Nonetheless, Institutional Investor magazine ranked AmEx, with $157 billion under management, the top U.S. money manager in 1989. Euromoney magazine rated AmEx, with a market value of $9.8 billion, the largest U.S. financial services company. (Twenty- one Japanese institutions are larger, according to Euromoney.) Computer World magazine rates AmEx number one in U.S. financial services computing. The company's purchase this year of McDonnell-Douglass Health Systems makes AmEx a major player in health care computing. And American Express is linking its credit-card business to other types of businesses, pioneering the purchase of insurance with credit cards and hooking up with MCI and US Sprint so that calls on those carriers can be charged to the AmEx card.
Robinson has been involved in a range of activities which support AmEx's international expansion. He currently serves as chairman of President Bush's Advisory Committee on Trade Policy and Negotiations, overseeing the U.S. role in the General Agreement on Tariffs and Trade (GATT) negotiations. Indicative of the company's farsightedness, Robinson even achieved acclaim as an early proponent of Third World debt relief, propounding the "Robinson Rollover" plan. The plan was called radical and interventionist at first, but has since become the common-sense position among bankers. Key to its fiscal clemency is the requirement that Third World governments expose their economies and populations to market discipline according to stringent restructuring formulas.
The British magazine Marketing UK called AmEx a "leader in the globalization of financial services." And Business Week, in a cover story devoted to "the stateless corporation" of the 1990s, cited American Express as one of a handful of U.S.-based service companies aiming to conduct at least half of their business abroad. Business Week called 1970s-type multinational corporations, centrally based in one country with only subsidiaries elsewhere, "obsolete." The new stateless corporations, the magazine editorialized, may raise difficult questions about sovereignty and national interest, but these pioneers of a borderless future, like American Express, will inevitably press for, and hopefully help create, the international climate in which they can prosper. That means, according to Business Week, "open markets, deregulation and unimpeded flow of capital."
Many business observers note that AmEx's businesses are the world's most lucrative emerging growth areas. Asked to pick his "dream team" merger of the 1990s, Jan Herring of the Futures Group proposed a marriage between American Express and Japan's Nippon Electric, based on the idea that the twenty-first century will be based on information services. A 1990 Lafferty Business Research report concluded that 14 financial services companies will rule the market of 350 million consumers in Europe, and that only two U.S. companies, one being AmEx, are in a position to compete in the entire range of services across the whole continent. The company's banking unit announced in August that it already has been granted a branch license by the government of Poland.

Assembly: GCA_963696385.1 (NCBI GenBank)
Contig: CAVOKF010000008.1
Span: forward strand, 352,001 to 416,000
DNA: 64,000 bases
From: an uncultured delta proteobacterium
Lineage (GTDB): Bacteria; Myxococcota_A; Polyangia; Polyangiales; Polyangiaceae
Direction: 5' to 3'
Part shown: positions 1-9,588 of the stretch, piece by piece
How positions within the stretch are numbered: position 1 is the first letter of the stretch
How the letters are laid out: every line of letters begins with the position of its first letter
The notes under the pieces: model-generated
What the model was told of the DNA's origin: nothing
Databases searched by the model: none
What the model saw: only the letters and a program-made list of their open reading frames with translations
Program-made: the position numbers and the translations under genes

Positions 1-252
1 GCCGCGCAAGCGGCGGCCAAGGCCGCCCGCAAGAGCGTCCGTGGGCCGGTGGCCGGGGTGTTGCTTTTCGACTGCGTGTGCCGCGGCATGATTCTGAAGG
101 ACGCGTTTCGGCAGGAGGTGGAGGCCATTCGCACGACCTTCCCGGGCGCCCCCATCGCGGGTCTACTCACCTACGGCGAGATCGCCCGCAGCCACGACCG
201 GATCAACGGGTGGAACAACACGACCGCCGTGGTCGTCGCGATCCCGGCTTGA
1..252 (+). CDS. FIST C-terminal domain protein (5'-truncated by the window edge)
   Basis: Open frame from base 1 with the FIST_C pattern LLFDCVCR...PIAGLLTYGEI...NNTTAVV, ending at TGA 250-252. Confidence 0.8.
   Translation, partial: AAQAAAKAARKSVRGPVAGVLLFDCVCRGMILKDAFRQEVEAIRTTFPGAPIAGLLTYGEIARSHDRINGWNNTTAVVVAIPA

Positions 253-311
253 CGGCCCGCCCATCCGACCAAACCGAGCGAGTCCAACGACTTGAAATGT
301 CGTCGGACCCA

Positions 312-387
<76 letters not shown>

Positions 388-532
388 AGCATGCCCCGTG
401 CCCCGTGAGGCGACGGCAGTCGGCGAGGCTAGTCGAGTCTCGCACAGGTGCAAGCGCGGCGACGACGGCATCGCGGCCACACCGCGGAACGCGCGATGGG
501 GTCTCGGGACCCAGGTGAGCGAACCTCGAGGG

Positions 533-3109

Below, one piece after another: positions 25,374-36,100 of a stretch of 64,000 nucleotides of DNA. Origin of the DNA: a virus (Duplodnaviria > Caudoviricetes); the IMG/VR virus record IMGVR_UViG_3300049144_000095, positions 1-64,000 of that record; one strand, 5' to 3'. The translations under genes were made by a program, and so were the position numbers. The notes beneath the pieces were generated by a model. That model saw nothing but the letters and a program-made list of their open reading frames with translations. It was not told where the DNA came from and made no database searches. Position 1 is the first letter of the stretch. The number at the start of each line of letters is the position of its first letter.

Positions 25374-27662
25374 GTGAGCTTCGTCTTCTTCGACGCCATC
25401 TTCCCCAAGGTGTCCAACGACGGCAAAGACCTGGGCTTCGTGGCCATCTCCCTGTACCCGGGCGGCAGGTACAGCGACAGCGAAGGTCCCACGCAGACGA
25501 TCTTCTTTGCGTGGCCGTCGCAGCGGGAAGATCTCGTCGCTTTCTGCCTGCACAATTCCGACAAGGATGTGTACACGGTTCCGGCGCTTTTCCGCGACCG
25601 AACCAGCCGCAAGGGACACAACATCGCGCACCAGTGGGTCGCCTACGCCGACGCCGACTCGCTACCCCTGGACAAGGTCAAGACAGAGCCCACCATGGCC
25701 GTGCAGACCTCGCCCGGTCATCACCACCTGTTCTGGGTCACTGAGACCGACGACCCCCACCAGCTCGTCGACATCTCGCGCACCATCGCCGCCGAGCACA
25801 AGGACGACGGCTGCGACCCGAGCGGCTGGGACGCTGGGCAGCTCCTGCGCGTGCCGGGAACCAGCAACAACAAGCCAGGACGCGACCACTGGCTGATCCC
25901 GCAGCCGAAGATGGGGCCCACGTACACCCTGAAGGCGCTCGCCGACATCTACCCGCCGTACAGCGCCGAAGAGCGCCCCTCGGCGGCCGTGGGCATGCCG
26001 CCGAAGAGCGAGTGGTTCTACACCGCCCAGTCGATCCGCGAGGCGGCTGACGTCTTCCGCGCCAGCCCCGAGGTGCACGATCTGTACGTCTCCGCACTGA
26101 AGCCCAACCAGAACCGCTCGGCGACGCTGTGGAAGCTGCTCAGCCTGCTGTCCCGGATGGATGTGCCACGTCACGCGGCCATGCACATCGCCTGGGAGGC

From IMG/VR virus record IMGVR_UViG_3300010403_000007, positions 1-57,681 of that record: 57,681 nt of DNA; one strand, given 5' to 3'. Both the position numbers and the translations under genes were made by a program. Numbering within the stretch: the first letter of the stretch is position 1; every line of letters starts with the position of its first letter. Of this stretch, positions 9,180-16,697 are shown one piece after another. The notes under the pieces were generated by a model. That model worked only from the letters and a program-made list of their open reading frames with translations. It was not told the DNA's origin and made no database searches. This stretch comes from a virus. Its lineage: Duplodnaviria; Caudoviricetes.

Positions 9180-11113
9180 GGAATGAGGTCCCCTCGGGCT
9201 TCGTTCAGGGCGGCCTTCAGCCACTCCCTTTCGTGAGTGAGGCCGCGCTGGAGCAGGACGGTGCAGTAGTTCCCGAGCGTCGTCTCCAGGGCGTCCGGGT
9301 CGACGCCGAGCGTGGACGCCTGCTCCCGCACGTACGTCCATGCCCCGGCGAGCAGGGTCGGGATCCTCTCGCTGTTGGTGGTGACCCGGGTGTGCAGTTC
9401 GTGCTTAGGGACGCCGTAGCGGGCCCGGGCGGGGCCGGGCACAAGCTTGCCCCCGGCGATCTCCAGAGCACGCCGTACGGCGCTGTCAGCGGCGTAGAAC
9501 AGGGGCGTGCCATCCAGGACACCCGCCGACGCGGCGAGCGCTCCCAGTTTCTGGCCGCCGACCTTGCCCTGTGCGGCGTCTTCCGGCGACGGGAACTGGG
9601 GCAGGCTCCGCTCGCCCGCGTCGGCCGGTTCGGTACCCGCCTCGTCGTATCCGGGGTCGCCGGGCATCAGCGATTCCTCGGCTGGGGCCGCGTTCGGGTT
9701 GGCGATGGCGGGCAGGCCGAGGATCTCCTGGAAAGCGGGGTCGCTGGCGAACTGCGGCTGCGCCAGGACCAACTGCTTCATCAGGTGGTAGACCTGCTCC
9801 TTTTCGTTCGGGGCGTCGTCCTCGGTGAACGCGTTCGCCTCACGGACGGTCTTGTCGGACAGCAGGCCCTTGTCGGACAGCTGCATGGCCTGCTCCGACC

Of the 34 million AmEx cards currently in circulation, 9 million are held abroad. One million are carried by Canadians. Over 300,000 are yen-denominated--held mostly by Japanese professionals who, according to Business Week, are quickly becoming "hooked on plastic," despite the fact that Japan won't allow revolving credit, which means the accounts must be paid off monthly. A few thousand lucky Soviets will now receive the prestigious green-blue card. And, with heavy advertising and promotion, AmEx has even helped create what an Asian business magazine called a "plastic money boom" in Thailand.
In truth, however, the company's relentless effort at worldwide expansion represents a simple imperative as much as strategic foresight. The financial services giant, whose basic credit-card and traveller's-check businesses remain the core of its success, must find customers in many more countries if it is to grow. The credit card market in the United States is nearly saturated, and competition from cards offered by banks and even other service providers such as AT&T is forcing AmEx to search for new turf.
Propping up apartheid